Three employees at big box store in Chatham-Kent test positive for COVID-19
Chatham-Kent Public Health building in Chatham, Ont. on Tuesday, Oct. 27, 2020. (Chris Campbell / CTV Windsor)
WINDSOR, ONT. -- Chatham-Kent’s medical health officer Dr. David Colby said three employees of a big box store in Chatham have tested positive for COVID-19, but he has not declared an outbreak at the unnamed retailer.
“After careful analysis we could not find a connection at the workplace, but the workers just happened to work at the same business,” said Colby who added the three transmissions happened outside the store and their investigation continues.
Chatham Kent Public Health notified other employees who needed to be notified assured Colby who didn’t see a hazard to the general public.
Still, it is part of the growing number of positive cases in the Chatham-Kent region which now stands at 953. That’s 14 more since Wednesday.
Chatham-Kent Health Alliance reported COVID-19 claimed the life of a 91-year-old Chatham-Kent man on Thursday morning, bringing the total number to four people who have died due to complications from the virus.
CKHA president and CEO Lori Marshall reported there are nine people in hospital with COVID.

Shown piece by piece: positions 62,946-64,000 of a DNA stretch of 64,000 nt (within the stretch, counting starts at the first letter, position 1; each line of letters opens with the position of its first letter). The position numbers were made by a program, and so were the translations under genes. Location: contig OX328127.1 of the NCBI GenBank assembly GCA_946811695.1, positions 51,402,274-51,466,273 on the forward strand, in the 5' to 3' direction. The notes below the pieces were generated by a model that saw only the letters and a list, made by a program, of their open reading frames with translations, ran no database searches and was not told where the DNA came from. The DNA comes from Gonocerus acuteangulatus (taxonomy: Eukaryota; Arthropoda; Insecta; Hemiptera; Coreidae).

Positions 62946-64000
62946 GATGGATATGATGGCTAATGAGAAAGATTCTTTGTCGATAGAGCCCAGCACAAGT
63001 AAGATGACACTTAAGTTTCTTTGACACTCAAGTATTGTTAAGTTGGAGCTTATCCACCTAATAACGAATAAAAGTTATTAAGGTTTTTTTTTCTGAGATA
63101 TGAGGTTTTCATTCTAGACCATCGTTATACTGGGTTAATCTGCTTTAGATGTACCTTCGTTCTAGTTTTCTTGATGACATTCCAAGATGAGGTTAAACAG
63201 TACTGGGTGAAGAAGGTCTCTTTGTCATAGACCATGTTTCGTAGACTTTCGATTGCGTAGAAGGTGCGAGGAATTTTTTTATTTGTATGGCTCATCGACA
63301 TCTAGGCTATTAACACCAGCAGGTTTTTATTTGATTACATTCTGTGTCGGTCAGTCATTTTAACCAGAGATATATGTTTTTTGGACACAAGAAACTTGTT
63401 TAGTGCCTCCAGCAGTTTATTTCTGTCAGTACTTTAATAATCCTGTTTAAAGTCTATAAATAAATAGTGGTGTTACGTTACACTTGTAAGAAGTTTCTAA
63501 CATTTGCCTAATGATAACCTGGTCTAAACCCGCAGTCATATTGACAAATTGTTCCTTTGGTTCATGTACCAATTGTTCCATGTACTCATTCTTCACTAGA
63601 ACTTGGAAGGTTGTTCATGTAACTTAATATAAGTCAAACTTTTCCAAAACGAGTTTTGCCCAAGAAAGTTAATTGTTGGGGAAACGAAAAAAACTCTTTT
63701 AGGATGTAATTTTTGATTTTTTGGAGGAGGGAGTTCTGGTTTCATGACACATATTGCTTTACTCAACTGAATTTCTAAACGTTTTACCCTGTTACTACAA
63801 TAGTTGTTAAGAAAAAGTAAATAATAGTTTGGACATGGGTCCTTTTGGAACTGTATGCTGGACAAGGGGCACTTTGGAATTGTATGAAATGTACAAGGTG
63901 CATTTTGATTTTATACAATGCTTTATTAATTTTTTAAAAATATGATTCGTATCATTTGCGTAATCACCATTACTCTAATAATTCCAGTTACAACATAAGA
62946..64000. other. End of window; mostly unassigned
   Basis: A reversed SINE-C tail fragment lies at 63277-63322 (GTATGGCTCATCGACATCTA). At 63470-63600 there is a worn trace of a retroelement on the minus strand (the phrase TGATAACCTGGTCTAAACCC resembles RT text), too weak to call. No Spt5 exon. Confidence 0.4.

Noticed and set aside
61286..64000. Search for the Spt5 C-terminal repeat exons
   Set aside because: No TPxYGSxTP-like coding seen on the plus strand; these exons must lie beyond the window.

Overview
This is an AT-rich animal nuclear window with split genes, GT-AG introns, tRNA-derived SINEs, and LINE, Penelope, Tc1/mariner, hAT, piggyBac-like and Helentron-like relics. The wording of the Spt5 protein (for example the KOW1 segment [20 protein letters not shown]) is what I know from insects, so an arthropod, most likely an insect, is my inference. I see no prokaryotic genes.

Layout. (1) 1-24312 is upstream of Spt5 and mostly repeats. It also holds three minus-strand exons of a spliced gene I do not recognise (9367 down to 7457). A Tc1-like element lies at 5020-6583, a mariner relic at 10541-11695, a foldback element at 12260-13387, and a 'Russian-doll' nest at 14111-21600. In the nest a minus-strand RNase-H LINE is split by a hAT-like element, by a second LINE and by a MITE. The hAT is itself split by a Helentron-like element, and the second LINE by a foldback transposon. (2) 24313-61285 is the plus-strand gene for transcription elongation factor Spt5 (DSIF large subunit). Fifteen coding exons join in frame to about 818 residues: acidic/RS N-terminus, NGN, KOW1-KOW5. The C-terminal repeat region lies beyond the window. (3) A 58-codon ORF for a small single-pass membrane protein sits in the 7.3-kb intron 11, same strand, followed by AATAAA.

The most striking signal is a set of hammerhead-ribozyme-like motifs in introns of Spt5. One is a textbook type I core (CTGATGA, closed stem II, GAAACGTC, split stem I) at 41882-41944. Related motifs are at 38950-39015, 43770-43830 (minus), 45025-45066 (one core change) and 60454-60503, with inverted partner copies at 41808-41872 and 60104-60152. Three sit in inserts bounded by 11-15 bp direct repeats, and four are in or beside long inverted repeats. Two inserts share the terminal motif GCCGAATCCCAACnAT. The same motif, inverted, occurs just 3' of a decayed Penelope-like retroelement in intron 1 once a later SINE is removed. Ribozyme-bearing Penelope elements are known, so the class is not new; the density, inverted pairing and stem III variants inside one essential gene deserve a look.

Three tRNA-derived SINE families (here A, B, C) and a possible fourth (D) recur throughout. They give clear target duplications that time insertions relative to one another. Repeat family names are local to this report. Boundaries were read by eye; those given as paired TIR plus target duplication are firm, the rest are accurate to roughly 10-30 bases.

Marshall said three of the patients are from outside the municipality.
The growing number of cases troubles Chatham-Kent’s Mayor, along with the impact it has created.
“The lockdown on business and the mental health of the community is a major concern for me,” said Darrin Canniff.
Municipal leaders remain hopeful the new restrictions which went into effect early Thursday morning will help flatten the curve in the province and at home.
While they admit what is considered essential and non-essential seems vague, the municipality’s Chief Administration Officer hopes people will follow the spirit of the rules.
“If someone was to have a party and disrespects the five-person limit, there could be consequences. We are not talking about having by-law enforcement officers outside paint stores, but we have to take action with people who continue to be non-complaint,” said Don Shropshire.
Colby said the vaccine will also help slow the rate of transmission and is expecting the first batch before the end of the month.
Public Health has a team and the first priority will be residents and staff at long term care homes.
Colby said he requested 5,000 doses from the province, but is unsure whether the region will receive that amount.
Colby said ideally he would like to set up clinics to administer the vaccine but until there’s a more plentiful and steady supply it will have to be given to segments of the population who are most at risk.